Our interest is in biosensors where micron-sized magnetic beads, clad with antibodies, are used to scavenge proteins from a fluid. This fluid has been extracted from a patient, and the sensor is used to detect extremely small concentrations of marker proteins which are indicators for diseases. These proteines must make it to the surface of the spheres, so that they can be detected.
It appears that diffusion is much too slow, and we must move around the beads actively. The problem is that at these small scales, fluids cannot be mixed easily, so that also moving the spheres does not help, unless we do something smart.
The tiny magnetic beads of the biosensor can be manipulated by external magnetic fields. For example, they be rotated in complicated patterns while sitting still in the fluid. The question is how to rotate them to enhance radial mixing and to enhance the capture rate of proteines on the bio-activated surface of the beads. It turns out that very specfic ways of rotation can create "worm holes" that can funnel proteins in a radial direction to the surface. In these simulations ordinary molecular diffusion is turned off, and we see the position of marker molecules at stroboscopic instants at each period of the motion protocol.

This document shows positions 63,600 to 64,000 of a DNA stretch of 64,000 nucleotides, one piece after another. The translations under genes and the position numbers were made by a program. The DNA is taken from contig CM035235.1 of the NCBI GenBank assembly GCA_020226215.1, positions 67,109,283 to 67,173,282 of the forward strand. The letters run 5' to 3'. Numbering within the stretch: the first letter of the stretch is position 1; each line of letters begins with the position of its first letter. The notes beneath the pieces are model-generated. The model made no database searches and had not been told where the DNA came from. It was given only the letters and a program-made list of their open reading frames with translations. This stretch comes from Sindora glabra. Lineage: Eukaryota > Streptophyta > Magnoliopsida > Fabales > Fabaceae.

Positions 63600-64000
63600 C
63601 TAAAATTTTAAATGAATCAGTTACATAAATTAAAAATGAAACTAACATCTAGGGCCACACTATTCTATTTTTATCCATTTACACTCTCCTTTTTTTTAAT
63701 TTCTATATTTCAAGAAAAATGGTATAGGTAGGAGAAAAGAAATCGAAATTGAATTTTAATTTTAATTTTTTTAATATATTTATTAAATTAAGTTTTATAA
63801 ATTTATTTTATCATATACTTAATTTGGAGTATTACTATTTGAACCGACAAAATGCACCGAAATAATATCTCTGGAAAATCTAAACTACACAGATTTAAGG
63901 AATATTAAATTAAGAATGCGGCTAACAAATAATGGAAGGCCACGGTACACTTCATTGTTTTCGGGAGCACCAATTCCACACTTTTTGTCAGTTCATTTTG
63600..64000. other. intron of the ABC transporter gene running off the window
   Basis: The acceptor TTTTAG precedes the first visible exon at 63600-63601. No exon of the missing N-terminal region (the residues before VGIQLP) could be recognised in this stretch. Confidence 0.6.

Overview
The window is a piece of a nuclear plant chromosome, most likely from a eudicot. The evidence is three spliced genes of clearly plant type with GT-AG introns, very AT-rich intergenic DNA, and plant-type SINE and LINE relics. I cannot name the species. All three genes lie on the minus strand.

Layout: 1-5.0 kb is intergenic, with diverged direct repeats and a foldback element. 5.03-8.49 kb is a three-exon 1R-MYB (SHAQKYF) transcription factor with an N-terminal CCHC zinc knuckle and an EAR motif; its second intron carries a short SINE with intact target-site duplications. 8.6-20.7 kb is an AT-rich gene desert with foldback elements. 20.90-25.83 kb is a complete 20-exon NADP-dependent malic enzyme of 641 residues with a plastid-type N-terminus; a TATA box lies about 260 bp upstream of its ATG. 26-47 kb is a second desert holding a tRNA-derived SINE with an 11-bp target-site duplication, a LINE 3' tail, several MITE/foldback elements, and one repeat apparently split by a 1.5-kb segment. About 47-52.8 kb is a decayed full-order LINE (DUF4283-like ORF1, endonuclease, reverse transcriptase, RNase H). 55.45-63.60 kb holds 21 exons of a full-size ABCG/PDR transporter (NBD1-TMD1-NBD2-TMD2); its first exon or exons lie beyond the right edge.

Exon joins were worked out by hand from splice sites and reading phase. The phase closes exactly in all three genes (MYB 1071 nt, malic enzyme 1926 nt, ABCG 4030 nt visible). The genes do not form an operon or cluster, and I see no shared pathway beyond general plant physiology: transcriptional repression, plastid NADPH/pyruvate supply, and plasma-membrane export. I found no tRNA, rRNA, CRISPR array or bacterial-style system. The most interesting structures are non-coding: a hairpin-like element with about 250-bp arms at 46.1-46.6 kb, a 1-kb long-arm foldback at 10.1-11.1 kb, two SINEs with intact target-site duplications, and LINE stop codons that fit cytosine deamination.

Computer simulations are one thing, but experiments must be done to test the robustnes of magnetic bead motion protocols. After all chaos is chacterized by a sensitive dependence on the variation of parameters, and it is chaos which will be exploited to enhance the working of the biosensor. It turns out that the scavenging efficiency of a micro bead can be modelled by the heat transfer of the sphere in the experiment. In this way, a macro-scale experiment can be used to optimize the micro-scale biosensor.
Neehar Moharana, Ruben Trieling, Herman Clercx